May the Fourth Be With You: Reconsidering the Prequels

For decades, I’ve professed my loathing of the Star Wars prequel trilogy.

Now, as fans around the world celebrate May the Fourth (Be with You) – a.k.a. Star Wars Day 2020 – it’s time for me to confess:

I’ve softened on the prequel movies. Significantly. To the point that they’re not *all* my least favorite Star Wars films anymore. In fact, as I think about it – none of them are among the least favorites.

Here’s the way I currently rank them, from best to worst:

The Empire Strikes Back

Granted, you couldn’t have this dark chapter in the original trilogy without the setup in A New Hope, but it is objectively better as a story and gives a grander scope to the universe with the introduction of worlds like Hoth, Dagobah, and Bespin. It also gives us a masterful ground and air battle sequence, the asteroid field (including my absolute favorite piece of music by John Williams), and the majestic Cloud City – along with the coolest double-crosser in the cosmos, Lando Calrissian.

 A New Hope 

I was born the month Star Trek made its debut in 1966, but it was the original Star Wars movie that really ignited my love of space fantasy and science fiction. Safe to say the cantina scene remained in my mind when I started pondering alien races for OtherSpace in 1998.

Return of the Jedi

A dramatic conclusion to the original trilogy, hindered somewhat by the overly cutesy Ewoks and some questionable storytelling choices during the Jabba’s Palace rescue sequence (lame send-off for Boba Fett and a silly sight gag with C-3PO landing head-down in a sand dune after the barge explodes).

Revenge of the Sith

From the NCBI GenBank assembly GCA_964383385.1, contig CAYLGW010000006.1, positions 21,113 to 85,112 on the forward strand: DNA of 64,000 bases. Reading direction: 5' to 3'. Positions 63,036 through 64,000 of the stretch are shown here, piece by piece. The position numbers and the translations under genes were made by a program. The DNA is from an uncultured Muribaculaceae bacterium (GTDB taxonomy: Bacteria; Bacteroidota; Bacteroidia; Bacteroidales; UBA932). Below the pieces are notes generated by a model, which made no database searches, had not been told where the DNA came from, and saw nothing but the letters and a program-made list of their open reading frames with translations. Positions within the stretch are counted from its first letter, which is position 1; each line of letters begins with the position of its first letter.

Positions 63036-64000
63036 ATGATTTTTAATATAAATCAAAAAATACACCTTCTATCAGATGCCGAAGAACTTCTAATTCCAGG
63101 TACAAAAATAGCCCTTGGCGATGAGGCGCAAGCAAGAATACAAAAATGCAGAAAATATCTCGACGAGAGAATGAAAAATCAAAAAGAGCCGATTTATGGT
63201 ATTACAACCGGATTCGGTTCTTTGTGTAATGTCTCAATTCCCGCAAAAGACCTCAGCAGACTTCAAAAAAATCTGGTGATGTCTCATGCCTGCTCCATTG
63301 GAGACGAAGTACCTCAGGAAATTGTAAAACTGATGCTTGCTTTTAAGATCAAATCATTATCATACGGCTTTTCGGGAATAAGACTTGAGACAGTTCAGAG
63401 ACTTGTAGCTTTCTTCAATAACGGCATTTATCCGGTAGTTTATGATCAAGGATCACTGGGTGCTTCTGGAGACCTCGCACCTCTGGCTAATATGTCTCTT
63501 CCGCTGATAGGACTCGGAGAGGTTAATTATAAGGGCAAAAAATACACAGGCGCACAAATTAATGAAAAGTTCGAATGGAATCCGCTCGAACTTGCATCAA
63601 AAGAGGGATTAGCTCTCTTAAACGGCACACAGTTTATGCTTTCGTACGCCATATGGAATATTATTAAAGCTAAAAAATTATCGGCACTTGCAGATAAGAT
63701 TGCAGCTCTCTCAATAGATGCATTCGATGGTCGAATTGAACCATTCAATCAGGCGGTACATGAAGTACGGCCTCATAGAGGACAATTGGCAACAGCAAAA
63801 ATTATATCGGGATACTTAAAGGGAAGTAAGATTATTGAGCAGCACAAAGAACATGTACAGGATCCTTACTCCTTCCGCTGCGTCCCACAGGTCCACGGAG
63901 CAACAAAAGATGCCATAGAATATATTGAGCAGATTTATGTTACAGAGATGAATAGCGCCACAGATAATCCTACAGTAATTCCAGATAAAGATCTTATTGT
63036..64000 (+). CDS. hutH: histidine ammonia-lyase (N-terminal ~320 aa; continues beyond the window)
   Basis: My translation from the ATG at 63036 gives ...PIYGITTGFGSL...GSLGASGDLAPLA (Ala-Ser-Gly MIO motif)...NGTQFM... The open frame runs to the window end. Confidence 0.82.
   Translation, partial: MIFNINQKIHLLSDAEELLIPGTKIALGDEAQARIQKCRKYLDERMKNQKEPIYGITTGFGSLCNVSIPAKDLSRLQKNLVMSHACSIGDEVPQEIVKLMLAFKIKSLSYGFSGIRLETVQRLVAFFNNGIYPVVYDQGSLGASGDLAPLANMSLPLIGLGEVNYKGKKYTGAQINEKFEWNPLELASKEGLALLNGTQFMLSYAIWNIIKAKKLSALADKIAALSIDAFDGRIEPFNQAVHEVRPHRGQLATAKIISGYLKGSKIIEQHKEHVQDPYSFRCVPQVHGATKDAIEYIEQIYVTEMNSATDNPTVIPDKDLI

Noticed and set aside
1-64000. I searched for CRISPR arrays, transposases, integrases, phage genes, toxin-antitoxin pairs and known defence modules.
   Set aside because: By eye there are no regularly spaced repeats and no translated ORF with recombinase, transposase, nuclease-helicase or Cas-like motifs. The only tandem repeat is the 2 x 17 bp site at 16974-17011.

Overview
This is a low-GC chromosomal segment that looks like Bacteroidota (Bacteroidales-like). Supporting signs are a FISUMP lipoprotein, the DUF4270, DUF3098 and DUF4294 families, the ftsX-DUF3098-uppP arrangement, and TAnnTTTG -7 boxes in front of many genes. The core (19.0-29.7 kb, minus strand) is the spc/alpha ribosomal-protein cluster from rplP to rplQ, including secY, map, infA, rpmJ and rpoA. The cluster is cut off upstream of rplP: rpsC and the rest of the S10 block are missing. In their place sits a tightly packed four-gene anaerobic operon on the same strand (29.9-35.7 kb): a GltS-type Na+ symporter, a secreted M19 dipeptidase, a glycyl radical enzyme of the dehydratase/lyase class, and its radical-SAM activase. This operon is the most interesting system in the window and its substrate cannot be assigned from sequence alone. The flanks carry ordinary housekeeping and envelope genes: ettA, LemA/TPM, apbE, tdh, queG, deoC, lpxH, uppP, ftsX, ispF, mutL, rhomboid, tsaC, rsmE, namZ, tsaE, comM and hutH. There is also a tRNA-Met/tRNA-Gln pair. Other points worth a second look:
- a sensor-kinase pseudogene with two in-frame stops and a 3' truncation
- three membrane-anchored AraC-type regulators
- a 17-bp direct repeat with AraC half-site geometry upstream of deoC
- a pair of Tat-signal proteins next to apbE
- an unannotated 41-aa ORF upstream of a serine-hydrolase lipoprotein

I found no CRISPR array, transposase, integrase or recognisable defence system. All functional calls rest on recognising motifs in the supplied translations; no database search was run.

Lots of lightsaber battle action, including a decent showdown between Anakin Skywalker and Obi-Wan Kenobi on Mustafar. Could’ve done without Padme’s “losing the will to live” and Vader’s “Nooooooooooooo!” foolishness at the end. Movie should’ve just ended with Palpatine saying: “Lord Vader, rise.”

Attack of the Clones

Some interesting noir sensibilities in this movie, with an awkward side trip for Padme and Anakin to the planet of snoodling. The Geonosis sequence was more-or-less okay, except for the corny Threepio sight gags and one-liners. But, most importantly, this opened the door for the evolution of the Clone Wars TV series – and that show has generated enough great stories that I can excuse the shortcomings of the prequels.

The Phantom Menace

Much of this movie is forgettable – from Jar-Jar to the creepy cradle-robbing vibe between Padme and little Annie – but Phantom Menace did give us an outstanding pod race, “Duel of the Fates”, and that awesome Kenobi/Qui-Gon vs. Darth Maul lightsaber battle.

The Last Jedi

The darkest chapter in the most recent trilogy, which sees our heroes decimated and cornered on a salt-frosted alien world by the First Order, is my favorite of this group. That moment of silence when Admiral Holdo goes to hyperspace and wrecks the enemy fleet when all seems lost? Masterpiece. The team-up between Kylo and Rey against Snoke’s guards ranked up there with Maul vs. the Jedi in Phantom Menace. Plus, Luke using his Force abilities to face Kylo Ren and say goodbye to Leia really provided an epic finale for his character.

The Force Awakens

This movie had some nice moments (the junky ship turns out to be the Falcon and Rey and Finn try to survive a murder ball with Han and Chewie). But the Death Star rehash (it’s bigger and destroys multiple planets AT ONCE!) felt tiresome and Han Solo’s death didn’t seem earned – and, let’s face it, Ben “Kylo Ren” Skywalker *never* tries to redeem himself the way his grandfather did. 

The Rise of Skywalker

A nostalgic mess of a movie that didn’t make much narrative sense. Palpatine – a fun scenery-chewing villain, to be sure – is a random, unnecessary addition to an already confused story. He’s this weird sort of Chekhov’s Gun that ONLY shows up in the final act, and he’s fired in the opening crawl. Where every other movie in the Skywalker saga at least tries to tell a cohesive story, this one just struggles to satisfy with weak fan service.

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Wes Platt

Lead storyteller. Game designer and journalist. Recovering Floridian.

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